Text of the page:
Max Garcia Conover is currently hosting a crowd funding campaign to raise money for the recording and release of his second full-length album, which is named after his hometown, Ellery.
Many artists have created crowd-sourcing campaigns that have successfully served as a platform for the release of their original content, including Jamestown's very own 10,000 Maniacs. In 2013, 10KM released its first album in 14 years, "Music From The Motion Picture," after raising funds via www.pledgemusic.com, which is a website similar to www.kickstarter.com or www.indiegogo.com. Tom Filsinger, founder of Filsinger Games, is also currently utilizing www.kickstarter.com to fund his "Champions of the Galaxy: The Live Event."
The crowd-sourcing method is tried and true, but doesn't guarantee a project will meet its goals. That's why Conover has decided to host his crowd funding campaign via his official website, maxgarciaconover.com. The homepage of his website has transitioned from a blog-like news feed to a simple, yet elegant, pitch for "Ellery." The website is complete with live video demo previews of tracks from "Ellery," as well as a promo video explaining the campaign.
Max Garcia Conover, a Bemus Point native, is pictured performing at Southern Tier Brewing Company in Lakewood during the summer of 2013. Conover is currently hosting a crowd funding campaign to raise money to cover the expenses related to recording and releasing his second full-length studio album entitled “Ellery.” Conover is currently living in Portland, Maine, but he’ll return to Western New York to perform at the Great Blue Heron Music Festival in July.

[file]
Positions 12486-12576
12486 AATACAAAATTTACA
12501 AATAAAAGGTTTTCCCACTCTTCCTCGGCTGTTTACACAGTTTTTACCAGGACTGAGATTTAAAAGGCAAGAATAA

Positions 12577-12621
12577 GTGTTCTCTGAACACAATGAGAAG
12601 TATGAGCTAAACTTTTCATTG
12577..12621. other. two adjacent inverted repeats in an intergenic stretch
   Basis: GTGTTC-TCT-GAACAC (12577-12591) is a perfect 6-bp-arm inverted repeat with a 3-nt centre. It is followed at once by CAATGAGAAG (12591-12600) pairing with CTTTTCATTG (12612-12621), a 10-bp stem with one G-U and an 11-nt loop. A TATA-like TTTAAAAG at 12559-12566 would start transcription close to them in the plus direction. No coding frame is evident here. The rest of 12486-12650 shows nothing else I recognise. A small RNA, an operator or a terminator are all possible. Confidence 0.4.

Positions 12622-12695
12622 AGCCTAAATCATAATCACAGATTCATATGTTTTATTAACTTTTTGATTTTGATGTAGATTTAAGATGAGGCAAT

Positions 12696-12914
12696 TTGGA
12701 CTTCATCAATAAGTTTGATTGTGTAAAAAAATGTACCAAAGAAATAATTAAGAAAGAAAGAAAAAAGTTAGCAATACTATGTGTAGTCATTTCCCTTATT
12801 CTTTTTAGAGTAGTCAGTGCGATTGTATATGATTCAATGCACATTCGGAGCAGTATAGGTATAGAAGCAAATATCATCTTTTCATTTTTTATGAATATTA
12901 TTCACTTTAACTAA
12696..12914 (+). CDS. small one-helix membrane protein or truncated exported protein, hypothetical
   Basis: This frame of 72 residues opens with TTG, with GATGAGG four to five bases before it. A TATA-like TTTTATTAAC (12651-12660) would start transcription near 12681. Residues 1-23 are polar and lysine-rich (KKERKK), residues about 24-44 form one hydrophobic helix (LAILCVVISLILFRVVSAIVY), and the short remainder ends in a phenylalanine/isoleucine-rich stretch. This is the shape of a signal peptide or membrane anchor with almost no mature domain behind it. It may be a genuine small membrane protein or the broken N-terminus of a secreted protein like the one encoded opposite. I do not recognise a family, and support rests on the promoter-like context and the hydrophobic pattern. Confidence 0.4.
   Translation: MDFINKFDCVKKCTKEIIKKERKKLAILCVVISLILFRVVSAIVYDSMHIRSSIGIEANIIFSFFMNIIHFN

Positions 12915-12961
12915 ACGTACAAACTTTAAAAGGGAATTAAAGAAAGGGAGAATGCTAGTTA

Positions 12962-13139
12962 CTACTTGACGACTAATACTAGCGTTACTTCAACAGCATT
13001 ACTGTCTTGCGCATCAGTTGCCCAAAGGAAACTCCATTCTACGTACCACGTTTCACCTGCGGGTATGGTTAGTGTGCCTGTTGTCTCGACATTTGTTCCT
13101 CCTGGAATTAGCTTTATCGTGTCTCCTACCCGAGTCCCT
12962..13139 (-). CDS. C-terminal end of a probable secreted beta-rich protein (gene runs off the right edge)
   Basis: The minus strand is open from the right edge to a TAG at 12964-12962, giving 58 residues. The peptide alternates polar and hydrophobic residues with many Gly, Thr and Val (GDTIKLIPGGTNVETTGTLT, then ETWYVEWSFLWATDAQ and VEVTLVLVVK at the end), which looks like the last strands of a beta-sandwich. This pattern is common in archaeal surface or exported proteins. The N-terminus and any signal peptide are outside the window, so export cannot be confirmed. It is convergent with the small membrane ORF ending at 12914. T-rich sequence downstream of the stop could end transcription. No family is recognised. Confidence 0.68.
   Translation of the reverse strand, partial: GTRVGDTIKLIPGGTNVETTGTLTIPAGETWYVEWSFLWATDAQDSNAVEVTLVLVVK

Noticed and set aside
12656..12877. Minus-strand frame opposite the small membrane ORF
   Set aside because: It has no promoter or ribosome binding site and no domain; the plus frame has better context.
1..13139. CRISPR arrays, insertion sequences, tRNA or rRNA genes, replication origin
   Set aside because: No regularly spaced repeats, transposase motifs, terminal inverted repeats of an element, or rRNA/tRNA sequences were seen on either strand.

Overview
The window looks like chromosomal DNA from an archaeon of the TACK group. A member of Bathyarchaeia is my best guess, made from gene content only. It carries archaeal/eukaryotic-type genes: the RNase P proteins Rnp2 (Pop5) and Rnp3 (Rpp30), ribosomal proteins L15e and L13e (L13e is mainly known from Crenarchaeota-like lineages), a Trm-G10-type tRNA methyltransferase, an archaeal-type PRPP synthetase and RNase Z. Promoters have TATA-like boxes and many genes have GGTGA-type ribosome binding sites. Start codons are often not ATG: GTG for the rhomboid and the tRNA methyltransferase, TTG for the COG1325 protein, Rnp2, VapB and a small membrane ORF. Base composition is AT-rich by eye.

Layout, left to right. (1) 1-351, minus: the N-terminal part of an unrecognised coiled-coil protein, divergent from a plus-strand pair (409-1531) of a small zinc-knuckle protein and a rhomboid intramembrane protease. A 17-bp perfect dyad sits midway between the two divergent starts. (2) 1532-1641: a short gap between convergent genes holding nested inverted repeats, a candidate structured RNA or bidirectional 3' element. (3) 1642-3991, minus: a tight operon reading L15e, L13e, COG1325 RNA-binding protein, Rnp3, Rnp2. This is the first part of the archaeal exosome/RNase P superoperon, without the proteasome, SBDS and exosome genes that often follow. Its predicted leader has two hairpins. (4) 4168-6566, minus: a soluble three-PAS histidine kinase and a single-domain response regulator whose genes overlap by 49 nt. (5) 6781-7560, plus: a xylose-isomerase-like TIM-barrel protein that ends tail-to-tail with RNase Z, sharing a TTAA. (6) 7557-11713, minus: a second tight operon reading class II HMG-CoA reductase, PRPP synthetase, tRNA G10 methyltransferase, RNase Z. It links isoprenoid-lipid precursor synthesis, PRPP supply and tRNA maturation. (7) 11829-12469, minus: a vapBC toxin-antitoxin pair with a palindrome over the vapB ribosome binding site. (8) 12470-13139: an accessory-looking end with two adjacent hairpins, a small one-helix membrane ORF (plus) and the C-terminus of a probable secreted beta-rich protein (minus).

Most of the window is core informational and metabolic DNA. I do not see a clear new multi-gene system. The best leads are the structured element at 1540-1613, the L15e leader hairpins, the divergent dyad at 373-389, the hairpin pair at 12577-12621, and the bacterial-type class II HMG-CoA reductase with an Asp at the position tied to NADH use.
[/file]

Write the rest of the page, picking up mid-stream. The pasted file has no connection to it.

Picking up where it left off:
P-J file photo by Dusten Rader
According to Conover, the reason he decided to avoid an already established crowd-sourcing website is because he was hoping to create a more intimate experience for his fans - one that connected him directly to campaign itself.
"A big part of it is that I feel like if I have an opportunity to speak or work directly with people, instead of using some other service, I want to take that opportunity," Conover said. "I also didn't feel that I'd be able to do things like release weekly videos or send free copies of the album out to people. I've been reluctant to do one of these campaigns because you do see them so much, and it seems like people are asking for charity to do their work. But, it's the reality of the music business at this moment - it's how money changes hands in music right now- from people to artist and not to some big company. So, it seemed like it was something I had to do, which is why I wanted to do it as originally and creatively as I could."